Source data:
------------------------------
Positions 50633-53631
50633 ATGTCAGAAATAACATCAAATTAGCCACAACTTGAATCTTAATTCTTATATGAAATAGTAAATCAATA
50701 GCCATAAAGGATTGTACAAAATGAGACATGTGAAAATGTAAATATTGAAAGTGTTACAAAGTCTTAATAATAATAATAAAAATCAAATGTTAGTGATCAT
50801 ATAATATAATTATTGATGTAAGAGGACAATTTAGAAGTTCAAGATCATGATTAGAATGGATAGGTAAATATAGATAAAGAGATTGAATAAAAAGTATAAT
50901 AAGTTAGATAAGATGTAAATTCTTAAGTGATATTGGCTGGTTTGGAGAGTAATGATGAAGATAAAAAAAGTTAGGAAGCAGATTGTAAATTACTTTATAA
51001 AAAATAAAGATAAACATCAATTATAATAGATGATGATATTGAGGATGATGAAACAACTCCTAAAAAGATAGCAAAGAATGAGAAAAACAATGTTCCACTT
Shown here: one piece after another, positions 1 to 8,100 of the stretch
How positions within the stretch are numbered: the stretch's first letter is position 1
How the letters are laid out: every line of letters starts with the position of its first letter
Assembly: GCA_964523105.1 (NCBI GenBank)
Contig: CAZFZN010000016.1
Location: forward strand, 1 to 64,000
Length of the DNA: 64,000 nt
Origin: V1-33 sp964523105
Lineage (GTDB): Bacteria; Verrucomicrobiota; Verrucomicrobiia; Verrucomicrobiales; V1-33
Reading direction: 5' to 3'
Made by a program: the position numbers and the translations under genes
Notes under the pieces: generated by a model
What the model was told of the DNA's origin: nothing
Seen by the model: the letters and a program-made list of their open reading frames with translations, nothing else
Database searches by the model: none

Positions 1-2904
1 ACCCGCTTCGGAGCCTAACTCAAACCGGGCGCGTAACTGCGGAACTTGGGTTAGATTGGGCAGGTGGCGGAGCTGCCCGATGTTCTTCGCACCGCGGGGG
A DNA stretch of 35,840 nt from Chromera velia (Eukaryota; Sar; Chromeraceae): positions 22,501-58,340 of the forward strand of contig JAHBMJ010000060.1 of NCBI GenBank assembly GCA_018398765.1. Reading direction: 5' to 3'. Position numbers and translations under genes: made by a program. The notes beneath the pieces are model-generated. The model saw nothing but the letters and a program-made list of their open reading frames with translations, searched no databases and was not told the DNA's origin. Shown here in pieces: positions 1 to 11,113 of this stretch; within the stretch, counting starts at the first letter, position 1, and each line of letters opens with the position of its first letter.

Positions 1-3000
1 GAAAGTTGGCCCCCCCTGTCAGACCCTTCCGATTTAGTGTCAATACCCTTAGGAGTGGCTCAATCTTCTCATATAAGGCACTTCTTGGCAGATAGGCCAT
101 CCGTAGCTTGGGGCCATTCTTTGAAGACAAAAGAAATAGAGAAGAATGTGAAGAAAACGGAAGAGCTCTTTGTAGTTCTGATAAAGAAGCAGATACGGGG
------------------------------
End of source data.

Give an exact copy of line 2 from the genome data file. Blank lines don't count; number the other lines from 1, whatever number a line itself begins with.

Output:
50633 ATGTCAGAAATAACATCAAATTAGCCACAACTTGAATCTTAATTCTTATATGAAATAGTAAATCAATA